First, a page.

Computerised braking system could lead to a major improvement in truck safety

June 3, 2015, University of Cambridge
Credit: Highways Agency

A computerised braking system in development at the Department of Engineering could lead to a major improvement in lorry safety.

Professor David Cebon and his team of researchers in the Applied Mechanics Group have been working on a system that improves on standard anti-lock braking systems (ABS) to reduce stopping distance and enhance driver control for heavy-goods vehicles (HGVs).

On roads with slick or icy conditions, the ability to can mean the difference between a safe stop and a traffic statistic. Reducing skidding is key. Road slipperiness, the lorry's velocity and several other factors are measured and analysed by a computer which then controls novel high-speed pneumatic valves developed by the researchers. Compared to ABS, the new slip-control system stops 20 per cent shorter, uses half the amount of compressed air and allows the driver to maintain directional control while stopping – even on an icy surface.

"By completely re-thinking the brake hardware and software, we have been able to get the lorry to brake in almost the theoretically minimum stopping distance," Professor Cebon said.

The team works closely with a group of companies in the Cambridge Vehicle Dynamics Consortium, which includes Volvo Trucks and Haldex Brake Products. It is hoped that these companies will develop a commercial version of the within the next few years.

Explore further: Honda to introduce world's first predictive safety cruise control system

Related Stories

Safer vehicles brake and steer out of harm's way

January 9, 2014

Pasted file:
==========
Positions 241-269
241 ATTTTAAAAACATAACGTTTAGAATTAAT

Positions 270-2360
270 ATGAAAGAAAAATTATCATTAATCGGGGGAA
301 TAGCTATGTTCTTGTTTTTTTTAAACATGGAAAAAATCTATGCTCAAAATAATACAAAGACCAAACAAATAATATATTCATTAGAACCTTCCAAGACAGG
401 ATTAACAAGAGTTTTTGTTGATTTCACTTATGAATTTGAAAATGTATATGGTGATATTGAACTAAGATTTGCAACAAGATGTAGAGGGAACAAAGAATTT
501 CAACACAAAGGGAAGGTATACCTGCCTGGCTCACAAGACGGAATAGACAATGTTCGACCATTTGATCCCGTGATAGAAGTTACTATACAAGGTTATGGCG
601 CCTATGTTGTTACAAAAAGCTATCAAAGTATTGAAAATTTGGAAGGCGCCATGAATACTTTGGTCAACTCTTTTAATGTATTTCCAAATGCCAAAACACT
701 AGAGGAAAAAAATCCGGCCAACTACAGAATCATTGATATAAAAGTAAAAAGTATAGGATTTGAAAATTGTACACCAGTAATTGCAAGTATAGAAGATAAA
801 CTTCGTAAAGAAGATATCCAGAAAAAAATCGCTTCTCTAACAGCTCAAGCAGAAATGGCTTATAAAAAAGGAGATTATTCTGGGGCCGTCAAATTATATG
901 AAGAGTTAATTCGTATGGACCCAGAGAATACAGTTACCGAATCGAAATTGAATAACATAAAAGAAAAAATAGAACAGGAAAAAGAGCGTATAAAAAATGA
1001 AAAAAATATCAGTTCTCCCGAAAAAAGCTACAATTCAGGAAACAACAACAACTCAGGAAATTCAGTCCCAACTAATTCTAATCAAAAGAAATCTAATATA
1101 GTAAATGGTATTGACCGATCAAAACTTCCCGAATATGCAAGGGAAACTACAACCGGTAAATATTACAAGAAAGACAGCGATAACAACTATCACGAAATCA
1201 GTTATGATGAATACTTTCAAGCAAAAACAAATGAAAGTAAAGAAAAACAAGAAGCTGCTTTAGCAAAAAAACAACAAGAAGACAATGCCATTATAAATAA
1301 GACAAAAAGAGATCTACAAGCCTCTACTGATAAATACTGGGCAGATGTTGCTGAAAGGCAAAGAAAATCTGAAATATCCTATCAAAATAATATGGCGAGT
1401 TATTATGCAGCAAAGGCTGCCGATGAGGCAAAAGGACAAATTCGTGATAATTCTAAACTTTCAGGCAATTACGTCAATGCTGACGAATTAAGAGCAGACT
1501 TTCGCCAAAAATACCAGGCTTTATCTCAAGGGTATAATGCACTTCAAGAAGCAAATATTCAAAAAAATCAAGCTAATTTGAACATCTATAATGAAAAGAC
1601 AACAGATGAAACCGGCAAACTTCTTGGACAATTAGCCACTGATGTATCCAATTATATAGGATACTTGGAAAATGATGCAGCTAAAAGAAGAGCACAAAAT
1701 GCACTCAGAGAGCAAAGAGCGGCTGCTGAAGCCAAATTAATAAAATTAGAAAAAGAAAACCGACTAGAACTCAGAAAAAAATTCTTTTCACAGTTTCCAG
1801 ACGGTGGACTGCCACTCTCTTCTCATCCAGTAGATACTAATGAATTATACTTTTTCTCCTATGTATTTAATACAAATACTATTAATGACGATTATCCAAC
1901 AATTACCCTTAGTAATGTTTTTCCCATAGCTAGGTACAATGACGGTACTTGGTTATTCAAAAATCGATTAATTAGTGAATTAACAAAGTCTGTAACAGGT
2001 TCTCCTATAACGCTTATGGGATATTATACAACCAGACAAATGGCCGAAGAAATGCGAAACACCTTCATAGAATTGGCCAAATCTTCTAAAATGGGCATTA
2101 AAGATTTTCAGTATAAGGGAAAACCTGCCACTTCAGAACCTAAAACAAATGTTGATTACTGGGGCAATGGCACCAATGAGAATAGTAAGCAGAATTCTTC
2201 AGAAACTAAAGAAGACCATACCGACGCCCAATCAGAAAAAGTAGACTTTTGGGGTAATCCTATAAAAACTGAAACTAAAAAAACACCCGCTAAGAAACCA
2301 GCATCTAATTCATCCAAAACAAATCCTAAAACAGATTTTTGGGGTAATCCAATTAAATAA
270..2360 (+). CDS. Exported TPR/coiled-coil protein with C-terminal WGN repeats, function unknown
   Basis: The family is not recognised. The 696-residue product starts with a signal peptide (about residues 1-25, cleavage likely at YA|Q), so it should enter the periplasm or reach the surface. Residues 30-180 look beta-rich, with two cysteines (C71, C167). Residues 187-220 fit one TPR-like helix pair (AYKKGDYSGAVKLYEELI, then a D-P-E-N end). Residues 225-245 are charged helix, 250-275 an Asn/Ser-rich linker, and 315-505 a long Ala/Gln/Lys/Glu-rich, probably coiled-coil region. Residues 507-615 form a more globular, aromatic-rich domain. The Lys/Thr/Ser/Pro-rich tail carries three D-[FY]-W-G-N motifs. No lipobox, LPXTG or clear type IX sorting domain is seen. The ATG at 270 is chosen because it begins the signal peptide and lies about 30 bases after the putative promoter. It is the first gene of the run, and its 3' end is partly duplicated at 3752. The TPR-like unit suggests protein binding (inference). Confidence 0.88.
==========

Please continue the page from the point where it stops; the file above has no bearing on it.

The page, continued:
Scientists at Chalmers University in Göteborg, Sweden, are working with a team at car manufacturer Volvo to develop a vehicle control system that can take over steering and breaking when it detects an imminent collision. ...

New technology gives truck drivers all-around visibility

October 7, 2014

Volvo Trucks has developed new technology specifically to protect pedestrians and cyclists. The unique technology enables a vehicle to do a 360 degree scan of everything that happens around it. Much like a human mind works, ...

'Virtual bumpers' can help avoid crashes

September 19, 2012

Three new Cadillac models, including the ATS sport sedan, have a new advanced safety system that can automatically stop the vehicle in low-speed conditions to help avoid crashes. 

Recommended for you

In colliding galaxies, a pipsqueak shines bright

February 20, 2019

In the nearby Whirlpool galaxy and its companion galaxy, M51b, two supermassive black holes heat up and devour surrounding material. These two monsters should be the most luminous X-ray sources in sight, but a new study using ...

Research reveals why the zebra got its stripes

February 20, 2019

Why do zebras have stripes? A study published in PLOS ONE today takes us another step closer to answering this puzzling question and to understanding how stripes actually work.

When does one of the central ideas in economics work?

February 20, 2019

The concept of equilibrium is one of the most central ideas in economics. It is one of the core assumptions in the vast majority of economic models, including models used by policymakers on issues ranging from monetary policy ...

Correlated nucleons may solve 35-year-old mystery

February 20, 2019

A careful re-analysis of data taken at the Department of Energy's Thomas Jefferson National Accelerator Facility has revealed a possible link between correlated protons and neutrons in the nucleus and a 35-year-old mystery. ...

0 comments

Please sign in to add a comment. Registration is free, and takes less than a minute. Read more

Click here to reset your password.
Sign in to get notified via email when new comments are made.